Citizens and other vulnerable groups must be empowered to confront these criminals. The idea of community policing should be commenced without much ado to allow states and local governments embrace state or local police. Creating synergies between traditional institutions and security agencies, including resuscitating the confidence reposed in policemen and women should attract immediate attention.
Soldiers and other security forces play crucial roles in providing security, and the need for their welfare is paramount. No stone should be left unturned to provide for them as they face the fangs of bandits and brigands. In line with the provisions of the Nigerian constitution, the protection of citizens and right to life must never be violated. Arising from the fact that there are not enough personnel on ground to keep citizens safe, basic training and support for patriotic citizens is key to combating never-ending violence that has become an indispensable trait associated with our country. If it is a fact that over six millions weapons are in circulation, it amounts to dereliction of duties to allow peaceful communities to become soft targets of criminals.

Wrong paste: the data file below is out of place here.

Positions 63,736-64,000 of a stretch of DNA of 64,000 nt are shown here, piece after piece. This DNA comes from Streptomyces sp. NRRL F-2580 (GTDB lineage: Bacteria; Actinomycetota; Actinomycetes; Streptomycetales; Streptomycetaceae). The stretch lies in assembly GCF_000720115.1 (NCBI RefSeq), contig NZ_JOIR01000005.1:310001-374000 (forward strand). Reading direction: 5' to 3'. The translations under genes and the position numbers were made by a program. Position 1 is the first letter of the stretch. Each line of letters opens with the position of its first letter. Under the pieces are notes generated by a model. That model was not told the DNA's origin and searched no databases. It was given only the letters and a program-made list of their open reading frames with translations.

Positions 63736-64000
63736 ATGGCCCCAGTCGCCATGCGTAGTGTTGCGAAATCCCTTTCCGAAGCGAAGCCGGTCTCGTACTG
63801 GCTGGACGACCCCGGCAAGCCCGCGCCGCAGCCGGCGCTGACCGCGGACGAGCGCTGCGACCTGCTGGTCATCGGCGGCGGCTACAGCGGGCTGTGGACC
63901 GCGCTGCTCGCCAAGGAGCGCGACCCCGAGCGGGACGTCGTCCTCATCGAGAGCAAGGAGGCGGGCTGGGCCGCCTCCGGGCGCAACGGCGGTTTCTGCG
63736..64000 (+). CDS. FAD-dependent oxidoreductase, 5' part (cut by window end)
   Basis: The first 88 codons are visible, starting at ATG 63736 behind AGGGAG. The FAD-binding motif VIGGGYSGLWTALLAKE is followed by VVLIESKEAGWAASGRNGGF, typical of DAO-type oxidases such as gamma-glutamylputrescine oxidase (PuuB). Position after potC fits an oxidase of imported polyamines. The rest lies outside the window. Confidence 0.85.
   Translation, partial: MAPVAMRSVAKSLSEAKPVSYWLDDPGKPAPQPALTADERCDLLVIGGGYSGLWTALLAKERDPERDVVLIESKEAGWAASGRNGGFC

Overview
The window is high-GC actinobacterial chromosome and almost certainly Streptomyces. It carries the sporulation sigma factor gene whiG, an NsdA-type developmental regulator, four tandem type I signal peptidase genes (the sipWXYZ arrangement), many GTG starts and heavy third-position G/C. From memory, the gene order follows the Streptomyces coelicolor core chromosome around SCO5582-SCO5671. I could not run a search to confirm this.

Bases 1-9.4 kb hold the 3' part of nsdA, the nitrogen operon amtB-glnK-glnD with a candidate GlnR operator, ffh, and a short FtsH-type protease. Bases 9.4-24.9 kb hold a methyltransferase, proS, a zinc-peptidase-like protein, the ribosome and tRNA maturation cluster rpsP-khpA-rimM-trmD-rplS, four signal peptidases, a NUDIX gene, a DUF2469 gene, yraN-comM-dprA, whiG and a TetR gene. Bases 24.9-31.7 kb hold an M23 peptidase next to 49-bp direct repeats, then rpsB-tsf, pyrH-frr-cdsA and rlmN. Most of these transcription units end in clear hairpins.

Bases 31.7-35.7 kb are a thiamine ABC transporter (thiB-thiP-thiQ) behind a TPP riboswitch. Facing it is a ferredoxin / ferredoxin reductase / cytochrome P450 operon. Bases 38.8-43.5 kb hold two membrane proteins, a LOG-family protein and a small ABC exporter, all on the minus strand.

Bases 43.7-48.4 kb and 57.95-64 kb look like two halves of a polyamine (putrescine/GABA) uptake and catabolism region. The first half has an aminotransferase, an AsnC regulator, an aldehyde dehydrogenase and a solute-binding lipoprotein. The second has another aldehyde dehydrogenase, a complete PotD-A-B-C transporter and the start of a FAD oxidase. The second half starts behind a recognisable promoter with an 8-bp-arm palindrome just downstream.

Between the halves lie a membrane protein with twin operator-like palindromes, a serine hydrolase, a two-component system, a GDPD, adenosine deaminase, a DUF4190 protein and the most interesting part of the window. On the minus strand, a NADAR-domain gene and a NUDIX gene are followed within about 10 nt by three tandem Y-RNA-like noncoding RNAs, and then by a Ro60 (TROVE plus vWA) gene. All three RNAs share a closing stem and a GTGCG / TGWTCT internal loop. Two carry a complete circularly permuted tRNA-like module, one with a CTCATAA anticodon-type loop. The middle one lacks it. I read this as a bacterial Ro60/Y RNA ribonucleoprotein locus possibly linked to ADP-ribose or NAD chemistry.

It must be noted here that allowing bandits to continue decimating the rank and file of our military is capable of enthroning lawlessness beyond the capacity of government to manage. The earlier we tackle insecurity, the better for all of us. We must resist any attempt aimed at killing our military personnel while they walk the street to protect us.
It was Winston S. Churchill that said, “We sleep safely in our beds because rough men stand ready in the night to visit violence on those who would harm us.” The safety of citizens is contained in the safety of those mandated to carry weapons for our protection. However, when these men and women authorized to protect us are overwhelmed by violent criminal groups, the government must engage and equip peace-loving citizens to come for the rescue.
It is absolutely necessary that the inquest being carried out by the military on the killings of its personnel be carried out transparently. Yours sincerely is completely opposed to the killing of military personnel just as killing natives by soldiers in Benue state makes no meaning. The Chief of Army Staff, Major-General Ibrahim Attahiru should ensure justice for the slain soldiers and the warring communities.